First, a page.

Kenya climate change_adaptation_preparedness


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Kenya climate change_adaptation_preparedness

  1. 1. Climate Change Vulnerability andAfrica has contributed very little to global warming, but it will beaffected severely by climate change. While the continent has a Adaptationrole to play in the mitigation of greenhouse gas emissions,Africa’s major focus is on issues of adaptation. In order toaddress the challenges of adaptation to climate change, African Preparednesscountries need substantial financial resources. At the sametime, they require information systems, technical capacity, and in Kenyathe right policies and institutions. The governance of climatechange adaptation is as important as its finance.This study gives an overview about Kenya’s efforts to address thechallenges of adaptation to climate change so far. It providesinformation on existing policies and maps institutions and mainactors in a rapidly emerging policy area influenced by a widearray of actors and interests.The study constitutes a snapshot into the state of adaptationpreparedness in East Africa, as at mid-2010. It shows whatKenya has already achieved in this regard. But it also identifies“loose ends” and problems, many of which are similar andrelated to issues encountered in governance and developmentpolicy debates more generally.This volume forms part of a series of three studies (on Kenya,Tanzania, and Uganda, respectively) commissioned by theHeinrich Böll Foundation’s Regional Office in Nairobi, Kenya.The studies should be of interest to everybody working in thearea of climate change in East Africa – to those who seekgeneral information and orientation in the field, as well as toexperts already working towards a sound response to climatechange in the region.ISBN : 9966-7172-3-4 Camco Advisory Services (K) Ltd. Stephen Mutimba, Samuel Mayieko, Peterson Olum and Regional Office for East & Horn of Africa Kristen Wanyatma Forest Rd., Parklands P.O. Box 10799-00100 GPO, Nairobi, Kenya Telephone: ++254-20-2680745, -2613992, -2613997 Fax: +254-20-3749132 2 E-mail: 3 Web:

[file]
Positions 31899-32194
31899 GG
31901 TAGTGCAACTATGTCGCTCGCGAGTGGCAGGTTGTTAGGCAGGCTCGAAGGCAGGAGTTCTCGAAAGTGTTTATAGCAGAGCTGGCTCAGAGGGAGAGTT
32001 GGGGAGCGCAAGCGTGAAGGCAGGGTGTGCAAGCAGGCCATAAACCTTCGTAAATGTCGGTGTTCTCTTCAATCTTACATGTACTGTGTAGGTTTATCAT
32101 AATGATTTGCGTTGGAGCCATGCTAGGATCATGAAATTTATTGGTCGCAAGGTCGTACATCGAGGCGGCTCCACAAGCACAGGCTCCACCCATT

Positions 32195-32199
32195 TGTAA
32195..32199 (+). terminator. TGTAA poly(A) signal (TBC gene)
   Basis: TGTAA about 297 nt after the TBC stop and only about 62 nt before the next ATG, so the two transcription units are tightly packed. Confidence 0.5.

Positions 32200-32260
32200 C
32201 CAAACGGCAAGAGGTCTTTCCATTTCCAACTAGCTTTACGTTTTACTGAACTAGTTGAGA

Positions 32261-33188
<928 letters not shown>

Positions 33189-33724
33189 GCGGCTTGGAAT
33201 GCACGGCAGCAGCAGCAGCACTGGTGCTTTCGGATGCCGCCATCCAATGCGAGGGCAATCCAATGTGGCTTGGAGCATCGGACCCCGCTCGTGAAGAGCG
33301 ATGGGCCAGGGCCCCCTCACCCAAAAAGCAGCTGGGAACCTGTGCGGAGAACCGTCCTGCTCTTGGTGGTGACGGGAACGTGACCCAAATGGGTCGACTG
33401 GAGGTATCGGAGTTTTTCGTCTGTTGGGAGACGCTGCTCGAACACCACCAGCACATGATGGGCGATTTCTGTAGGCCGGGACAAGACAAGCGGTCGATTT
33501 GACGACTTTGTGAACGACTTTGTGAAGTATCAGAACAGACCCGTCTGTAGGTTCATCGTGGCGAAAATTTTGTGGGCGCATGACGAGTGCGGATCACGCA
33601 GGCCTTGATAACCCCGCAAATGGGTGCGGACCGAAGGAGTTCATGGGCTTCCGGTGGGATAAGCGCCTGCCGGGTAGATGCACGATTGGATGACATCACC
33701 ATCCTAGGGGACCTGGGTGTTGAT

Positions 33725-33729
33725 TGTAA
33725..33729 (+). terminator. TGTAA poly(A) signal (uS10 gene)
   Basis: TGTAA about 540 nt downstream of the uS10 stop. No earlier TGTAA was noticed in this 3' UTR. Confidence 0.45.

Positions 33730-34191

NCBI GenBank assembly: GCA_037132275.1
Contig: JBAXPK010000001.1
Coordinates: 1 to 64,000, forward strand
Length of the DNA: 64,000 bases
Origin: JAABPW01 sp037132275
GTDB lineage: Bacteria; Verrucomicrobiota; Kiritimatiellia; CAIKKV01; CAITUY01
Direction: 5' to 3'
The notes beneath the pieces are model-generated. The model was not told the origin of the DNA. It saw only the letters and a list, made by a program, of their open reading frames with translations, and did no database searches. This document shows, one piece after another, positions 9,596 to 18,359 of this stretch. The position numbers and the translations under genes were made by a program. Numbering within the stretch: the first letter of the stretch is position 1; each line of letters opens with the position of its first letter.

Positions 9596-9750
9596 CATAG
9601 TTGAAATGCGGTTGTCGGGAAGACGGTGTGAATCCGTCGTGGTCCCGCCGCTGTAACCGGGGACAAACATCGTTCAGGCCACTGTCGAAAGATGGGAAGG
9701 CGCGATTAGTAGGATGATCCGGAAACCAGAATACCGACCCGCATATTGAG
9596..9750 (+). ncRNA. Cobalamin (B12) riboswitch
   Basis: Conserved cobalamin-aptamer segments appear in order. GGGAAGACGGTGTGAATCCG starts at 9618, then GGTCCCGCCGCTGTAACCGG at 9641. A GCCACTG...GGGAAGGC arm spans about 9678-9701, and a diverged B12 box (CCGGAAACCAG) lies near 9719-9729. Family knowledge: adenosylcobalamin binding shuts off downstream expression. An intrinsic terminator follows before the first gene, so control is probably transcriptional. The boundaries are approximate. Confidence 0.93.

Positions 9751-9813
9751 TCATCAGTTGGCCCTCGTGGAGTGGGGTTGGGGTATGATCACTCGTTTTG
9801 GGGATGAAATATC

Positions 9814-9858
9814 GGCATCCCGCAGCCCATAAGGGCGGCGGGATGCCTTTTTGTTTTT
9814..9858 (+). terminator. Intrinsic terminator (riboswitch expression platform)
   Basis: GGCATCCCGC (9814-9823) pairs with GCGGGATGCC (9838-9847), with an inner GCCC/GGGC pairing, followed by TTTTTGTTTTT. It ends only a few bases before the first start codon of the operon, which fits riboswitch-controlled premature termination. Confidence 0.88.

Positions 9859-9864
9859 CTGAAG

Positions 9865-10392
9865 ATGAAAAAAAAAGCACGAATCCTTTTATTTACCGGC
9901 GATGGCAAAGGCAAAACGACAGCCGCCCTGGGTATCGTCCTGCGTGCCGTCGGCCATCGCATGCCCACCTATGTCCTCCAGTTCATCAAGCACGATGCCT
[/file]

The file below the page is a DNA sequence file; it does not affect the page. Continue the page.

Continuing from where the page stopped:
2. 2. Climate ChangeVulnerabilityand AdaptationPreparedness inKenya
  3. 3. Climate Change Vulnerability and Adaptation Preparedness in Kenya Camco Advisory Services (K) Ltd. Stephen Mutimba, Samuel Mayieko, Peterson Olum and Kristen WanyamaHeinrich Böll StiftungRegional Office for East and Horn of AfricaForest RoadP.O. Box 10799-00100, GPO, Nairobi, KenyaTel: +254-20-2680745, 2613992, 2613997Email: nairobi@hbfha.comWeb: www.boell.or.keHeinrich Böll StiftungSchumannstr. 8D-10117 Berlin, GermanyTel: +49-30-28534-0Email: info@boell.deWeb: www.boell.deISBN 9966-7172-3-4© 2010 Heinrich Böll Stiftung, East and Horn of AfricaAll rights reserved. No part of this book may be reproduced without written permission from the publisher, except for brief quotation in booksand critical reviews. For information and permissions, write to Heinrich Böll Stiftung.Opinions expressed are the responsibility of the individual authors and do not necessarily constitute the official position of Heinrich Böll Stiftung.Photo credits: Reach-Over Creative Ltd.